The US ‘rendered itself incapable’ of handling a disease epidemic

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Facemasks are in short supply in Asia. Photo courtesy of Republic World.

To control the spread of coronavirus, China has locked down 60 million people in the city of Wuhan, winning high praise from the World Health Organization. Of course, that could never happen in the United States. So what could we do if hit by a comparable epidemic?

Not as much as we should, according to Pulitzer Prize-winning science writer and author Laurie Garrett.

Garrett, formerly with the Council on Foreign Relations, says the  Trump administration “has intentionally rendered itself incapable” of responding effectively if a virus were spreading here. 

Here’s the background: After West Africa was struck by Ebola, starting in 2013, President Barack Obama spent billions to establish a complex system to coordinate America’s hodgepodge of state and local public health agencies. It was centered in the Department of Health and Human Services and the National Security Agency.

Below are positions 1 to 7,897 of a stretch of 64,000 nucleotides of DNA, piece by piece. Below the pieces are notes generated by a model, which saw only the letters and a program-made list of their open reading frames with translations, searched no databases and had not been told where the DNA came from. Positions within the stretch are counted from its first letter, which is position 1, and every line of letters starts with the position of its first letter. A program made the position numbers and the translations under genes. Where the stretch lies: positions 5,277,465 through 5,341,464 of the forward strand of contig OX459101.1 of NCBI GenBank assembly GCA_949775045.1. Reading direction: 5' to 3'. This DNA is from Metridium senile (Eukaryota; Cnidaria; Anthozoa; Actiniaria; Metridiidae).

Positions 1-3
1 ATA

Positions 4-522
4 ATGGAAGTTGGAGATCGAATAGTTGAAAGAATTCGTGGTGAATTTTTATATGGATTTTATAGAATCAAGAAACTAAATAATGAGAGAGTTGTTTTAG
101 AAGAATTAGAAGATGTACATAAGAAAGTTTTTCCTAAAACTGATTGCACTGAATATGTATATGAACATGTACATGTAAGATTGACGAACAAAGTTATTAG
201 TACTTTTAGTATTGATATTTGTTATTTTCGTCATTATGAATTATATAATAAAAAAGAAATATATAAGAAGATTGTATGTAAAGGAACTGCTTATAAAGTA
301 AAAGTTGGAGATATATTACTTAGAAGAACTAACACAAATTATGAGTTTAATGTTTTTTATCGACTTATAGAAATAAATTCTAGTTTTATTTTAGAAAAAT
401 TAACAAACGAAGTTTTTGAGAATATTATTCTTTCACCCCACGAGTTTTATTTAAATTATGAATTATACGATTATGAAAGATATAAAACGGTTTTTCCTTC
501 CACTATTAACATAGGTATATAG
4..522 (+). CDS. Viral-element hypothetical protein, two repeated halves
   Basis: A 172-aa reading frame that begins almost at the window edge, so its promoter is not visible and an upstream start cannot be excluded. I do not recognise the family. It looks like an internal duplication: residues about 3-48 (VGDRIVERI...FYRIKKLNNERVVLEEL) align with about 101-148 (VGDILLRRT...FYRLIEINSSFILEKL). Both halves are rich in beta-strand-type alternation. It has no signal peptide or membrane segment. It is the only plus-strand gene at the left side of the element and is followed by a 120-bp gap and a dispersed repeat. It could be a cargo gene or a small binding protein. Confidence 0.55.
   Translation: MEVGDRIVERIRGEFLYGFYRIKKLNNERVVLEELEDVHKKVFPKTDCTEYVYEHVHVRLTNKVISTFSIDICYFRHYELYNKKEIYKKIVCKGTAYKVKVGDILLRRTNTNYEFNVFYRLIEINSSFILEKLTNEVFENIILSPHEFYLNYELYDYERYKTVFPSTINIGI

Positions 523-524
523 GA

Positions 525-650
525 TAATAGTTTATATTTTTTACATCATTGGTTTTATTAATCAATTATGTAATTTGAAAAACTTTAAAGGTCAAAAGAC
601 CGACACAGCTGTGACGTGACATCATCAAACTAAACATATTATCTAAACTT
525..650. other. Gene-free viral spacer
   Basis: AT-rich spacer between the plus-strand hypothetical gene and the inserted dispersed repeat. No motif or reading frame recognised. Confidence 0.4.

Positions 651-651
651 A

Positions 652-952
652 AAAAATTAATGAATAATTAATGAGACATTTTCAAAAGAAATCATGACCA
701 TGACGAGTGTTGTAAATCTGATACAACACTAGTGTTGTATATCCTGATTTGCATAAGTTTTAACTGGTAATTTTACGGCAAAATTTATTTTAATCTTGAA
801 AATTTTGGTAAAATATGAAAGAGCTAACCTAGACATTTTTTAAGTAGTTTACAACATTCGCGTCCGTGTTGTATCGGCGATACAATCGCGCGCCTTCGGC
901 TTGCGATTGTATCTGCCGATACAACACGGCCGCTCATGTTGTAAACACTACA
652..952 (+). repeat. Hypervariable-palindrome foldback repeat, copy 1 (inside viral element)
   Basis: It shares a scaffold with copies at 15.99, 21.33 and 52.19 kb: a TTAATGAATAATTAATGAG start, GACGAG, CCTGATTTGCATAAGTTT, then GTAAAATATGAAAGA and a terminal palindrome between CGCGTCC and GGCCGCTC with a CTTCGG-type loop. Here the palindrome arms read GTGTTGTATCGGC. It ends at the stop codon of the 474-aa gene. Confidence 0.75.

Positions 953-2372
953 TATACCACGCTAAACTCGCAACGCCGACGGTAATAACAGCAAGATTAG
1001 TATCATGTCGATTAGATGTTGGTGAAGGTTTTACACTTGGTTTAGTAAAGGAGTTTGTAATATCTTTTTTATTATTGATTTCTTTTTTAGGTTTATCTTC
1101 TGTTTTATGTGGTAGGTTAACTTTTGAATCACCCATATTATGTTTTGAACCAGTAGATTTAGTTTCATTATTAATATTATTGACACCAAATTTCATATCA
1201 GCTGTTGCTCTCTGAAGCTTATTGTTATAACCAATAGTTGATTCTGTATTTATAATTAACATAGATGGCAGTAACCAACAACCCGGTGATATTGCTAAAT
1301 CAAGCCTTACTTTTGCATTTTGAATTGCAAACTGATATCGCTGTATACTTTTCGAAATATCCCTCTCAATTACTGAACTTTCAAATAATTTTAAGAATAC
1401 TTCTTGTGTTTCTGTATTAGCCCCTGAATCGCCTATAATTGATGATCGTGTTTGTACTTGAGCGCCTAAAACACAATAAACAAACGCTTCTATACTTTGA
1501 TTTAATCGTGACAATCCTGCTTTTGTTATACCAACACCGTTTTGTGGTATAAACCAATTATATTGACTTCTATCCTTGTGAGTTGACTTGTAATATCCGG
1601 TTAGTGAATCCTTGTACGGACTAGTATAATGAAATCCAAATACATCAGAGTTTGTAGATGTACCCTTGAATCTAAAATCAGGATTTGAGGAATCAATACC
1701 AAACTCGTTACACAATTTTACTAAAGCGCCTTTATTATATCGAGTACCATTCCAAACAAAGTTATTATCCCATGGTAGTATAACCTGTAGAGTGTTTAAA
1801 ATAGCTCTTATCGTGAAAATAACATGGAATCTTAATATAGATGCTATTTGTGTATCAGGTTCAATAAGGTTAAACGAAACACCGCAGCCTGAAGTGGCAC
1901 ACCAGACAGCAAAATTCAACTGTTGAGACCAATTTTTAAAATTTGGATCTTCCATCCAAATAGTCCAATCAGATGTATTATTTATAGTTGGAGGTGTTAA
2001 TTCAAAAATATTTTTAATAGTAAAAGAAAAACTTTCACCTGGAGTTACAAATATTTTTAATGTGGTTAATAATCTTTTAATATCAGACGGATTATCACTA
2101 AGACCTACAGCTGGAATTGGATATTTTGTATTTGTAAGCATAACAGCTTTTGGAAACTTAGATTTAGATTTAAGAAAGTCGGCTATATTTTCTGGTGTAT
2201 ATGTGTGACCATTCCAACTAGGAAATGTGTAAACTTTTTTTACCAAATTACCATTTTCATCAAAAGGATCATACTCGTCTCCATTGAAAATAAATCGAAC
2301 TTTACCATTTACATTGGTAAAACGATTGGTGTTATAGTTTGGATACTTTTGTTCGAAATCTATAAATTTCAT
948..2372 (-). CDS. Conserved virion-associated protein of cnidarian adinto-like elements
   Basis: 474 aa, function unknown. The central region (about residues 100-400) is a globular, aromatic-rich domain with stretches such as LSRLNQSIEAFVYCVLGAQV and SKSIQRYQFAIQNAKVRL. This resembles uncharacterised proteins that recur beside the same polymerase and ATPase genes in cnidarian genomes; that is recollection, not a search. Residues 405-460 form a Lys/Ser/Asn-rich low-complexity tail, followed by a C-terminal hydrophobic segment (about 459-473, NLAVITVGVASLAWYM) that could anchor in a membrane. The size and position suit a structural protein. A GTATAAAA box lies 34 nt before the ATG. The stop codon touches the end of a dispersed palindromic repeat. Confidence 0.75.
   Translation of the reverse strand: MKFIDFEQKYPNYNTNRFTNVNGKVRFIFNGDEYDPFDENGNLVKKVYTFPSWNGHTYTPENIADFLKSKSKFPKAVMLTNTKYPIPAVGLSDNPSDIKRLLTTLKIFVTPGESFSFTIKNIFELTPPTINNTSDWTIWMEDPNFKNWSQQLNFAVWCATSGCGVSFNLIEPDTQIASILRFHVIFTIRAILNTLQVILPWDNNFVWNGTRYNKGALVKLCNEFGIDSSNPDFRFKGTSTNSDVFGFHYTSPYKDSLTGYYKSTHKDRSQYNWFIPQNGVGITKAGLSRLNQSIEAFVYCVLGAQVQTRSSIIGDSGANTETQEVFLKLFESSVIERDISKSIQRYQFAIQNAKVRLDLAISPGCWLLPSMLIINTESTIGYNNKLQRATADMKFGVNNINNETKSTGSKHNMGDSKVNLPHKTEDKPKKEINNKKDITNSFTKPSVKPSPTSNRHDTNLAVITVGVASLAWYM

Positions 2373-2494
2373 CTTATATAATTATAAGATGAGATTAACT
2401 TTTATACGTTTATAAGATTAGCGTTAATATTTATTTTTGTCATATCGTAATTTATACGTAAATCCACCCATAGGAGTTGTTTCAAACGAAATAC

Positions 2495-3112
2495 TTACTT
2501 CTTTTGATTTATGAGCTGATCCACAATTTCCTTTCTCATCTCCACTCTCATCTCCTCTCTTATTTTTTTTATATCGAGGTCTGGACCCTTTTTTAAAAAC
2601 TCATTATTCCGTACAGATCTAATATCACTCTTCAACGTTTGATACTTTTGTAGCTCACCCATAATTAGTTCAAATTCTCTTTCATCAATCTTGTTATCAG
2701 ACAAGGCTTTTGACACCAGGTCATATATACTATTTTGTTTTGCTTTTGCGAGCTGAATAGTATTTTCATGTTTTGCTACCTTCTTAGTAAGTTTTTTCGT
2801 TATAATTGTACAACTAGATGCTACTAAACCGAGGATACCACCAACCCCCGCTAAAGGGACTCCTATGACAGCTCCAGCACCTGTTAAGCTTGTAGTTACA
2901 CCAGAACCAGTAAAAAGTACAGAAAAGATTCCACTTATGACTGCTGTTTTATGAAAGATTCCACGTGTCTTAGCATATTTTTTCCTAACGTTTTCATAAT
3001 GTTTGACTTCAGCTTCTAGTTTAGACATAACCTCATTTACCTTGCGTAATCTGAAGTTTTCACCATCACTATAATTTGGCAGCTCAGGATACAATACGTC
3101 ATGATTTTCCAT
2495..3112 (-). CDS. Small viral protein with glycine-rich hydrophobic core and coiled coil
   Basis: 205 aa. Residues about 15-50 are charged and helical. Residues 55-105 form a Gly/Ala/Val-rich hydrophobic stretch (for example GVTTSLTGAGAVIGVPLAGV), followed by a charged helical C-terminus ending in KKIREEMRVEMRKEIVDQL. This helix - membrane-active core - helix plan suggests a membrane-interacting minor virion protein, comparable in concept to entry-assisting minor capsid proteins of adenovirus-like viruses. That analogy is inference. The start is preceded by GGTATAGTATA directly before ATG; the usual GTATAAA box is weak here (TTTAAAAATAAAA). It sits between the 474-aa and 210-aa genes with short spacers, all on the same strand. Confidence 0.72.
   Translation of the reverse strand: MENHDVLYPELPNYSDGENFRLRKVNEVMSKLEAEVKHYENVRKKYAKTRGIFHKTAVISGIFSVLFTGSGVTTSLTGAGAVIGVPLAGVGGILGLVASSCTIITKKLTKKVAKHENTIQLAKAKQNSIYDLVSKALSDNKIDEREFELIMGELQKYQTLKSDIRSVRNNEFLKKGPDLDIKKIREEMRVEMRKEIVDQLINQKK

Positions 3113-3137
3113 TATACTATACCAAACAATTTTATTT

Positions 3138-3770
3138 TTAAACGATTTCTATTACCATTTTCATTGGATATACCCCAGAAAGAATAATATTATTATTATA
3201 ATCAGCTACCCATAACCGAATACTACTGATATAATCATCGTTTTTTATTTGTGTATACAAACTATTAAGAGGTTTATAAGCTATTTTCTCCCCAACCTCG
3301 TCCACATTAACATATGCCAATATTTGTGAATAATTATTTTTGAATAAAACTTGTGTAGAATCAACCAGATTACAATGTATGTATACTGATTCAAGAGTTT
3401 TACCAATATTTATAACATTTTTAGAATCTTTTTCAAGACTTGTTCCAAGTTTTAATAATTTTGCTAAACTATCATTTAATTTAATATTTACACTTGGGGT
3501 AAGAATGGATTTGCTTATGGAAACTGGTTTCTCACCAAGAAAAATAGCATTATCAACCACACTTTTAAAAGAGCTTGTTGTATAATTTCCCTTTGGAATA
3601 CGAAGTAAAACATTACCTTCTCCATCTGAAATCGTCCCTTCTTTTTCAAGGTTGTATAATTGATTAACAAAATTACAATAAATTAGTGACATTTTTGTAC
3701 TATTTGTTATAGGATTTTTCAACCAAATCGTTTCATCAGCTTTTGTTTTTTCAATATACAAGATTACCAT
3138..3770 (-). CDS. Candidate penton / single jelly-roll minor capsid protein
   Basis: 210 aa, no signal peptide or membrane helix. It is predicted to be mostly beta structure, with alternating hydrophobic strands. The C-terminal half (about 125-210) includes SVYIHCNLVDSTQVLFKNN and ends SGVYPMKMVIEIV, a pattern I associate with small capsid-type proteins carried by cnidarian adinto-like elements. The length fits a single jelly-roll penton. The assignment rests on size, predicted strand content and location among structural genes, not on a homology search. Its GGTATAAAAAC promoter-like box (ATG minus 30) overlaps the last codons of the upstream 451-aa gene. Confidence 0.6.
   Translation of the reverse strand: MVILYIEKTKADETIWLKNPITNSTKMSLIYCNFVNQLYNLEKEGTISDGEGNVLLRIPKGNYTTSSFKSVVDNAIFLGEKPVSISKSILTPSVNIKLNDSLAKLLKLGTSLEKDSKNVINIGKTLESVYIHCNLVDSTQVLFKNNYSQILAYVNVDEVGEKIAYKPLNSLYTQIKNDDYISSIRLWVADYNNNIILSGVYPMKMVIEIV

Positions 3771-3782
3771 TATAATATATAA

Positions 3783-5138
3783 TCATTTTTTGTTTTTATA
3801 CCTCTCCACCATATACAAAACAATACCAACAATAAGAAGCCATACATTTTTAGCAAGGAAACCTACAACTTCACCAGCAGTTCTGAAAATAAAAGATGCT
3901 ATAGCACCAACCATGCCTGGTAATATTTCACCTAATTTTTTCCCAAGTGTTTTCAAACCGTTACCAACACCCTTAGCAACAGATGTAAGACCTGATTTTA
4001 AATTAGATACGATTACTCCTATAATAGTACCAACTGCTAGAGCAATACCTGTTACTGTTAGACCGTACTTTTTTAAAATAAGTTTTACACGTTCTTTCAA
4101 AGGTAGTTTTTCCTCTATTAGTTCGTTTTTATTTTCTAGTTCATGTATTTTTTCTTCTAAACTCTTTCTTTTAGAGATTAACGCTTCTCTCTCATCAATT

But President Trump ordered those efforts dismantled and cut their budgets. “Only when the coronavirus started to look serious and a public emergency was declared did the administration hustle and try to re-create some elements of this command structure,” Garrett says.

It’s not that Obama’s response effort was fully developed. “It was kind of like a young child … a youthful effort.  It was just growing. It needed to be coddled and critiqued and better developed, and it was constantly being tested. Hospitals all over the country were going through tests and emergency drills,” Garrett says.

She adds, “And now we’re having to recreate things in real time: racing against the clock.”




Warren Olney


Andrea Brody